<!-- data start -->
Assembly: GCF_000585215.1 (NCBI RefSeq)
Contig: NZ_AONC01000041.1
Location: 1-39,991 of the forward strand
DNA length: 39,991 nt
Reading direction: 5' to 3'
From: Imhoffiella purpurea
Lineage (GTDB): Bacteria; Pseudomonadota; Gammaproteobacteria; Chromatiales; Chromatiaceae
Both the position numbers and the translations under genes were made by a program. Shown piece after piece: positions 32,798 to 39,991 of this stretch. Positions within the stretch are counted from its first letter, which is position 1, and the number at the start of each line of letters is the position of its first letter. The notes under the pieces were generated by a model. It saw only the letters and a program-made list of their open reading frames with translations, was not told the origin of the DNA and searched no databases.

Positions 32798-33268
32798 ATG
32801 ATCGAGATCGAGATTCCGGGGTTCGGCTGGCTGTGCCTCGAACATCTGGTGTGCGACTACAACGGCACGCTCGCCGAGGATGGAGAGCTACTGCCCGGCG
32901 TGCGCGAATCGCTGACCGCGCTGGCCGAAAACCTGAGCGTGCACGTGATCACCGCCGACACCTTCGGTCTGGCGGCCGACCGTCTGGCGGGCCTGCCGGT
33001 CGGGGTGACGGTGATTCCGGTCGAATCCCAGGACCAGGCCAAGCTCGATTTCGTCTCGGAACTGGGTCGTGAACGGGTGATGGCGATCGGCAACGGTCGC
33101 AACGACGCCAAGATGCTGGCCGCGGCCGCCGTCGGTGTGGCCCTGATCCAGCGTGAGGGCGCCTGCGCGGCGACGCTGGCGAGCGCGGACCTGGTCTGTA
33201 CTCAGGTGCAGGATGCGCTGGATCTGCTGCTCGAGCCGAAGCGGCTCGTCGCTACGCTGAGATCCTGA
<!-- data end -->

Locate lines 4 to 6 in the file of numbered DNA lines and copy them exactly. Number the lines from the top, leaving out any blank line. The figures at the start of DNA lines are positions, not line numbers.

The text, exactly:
DNA length: 39,991 nt
Reading direction: 5' to 3'
From: Imhoffiella purpurea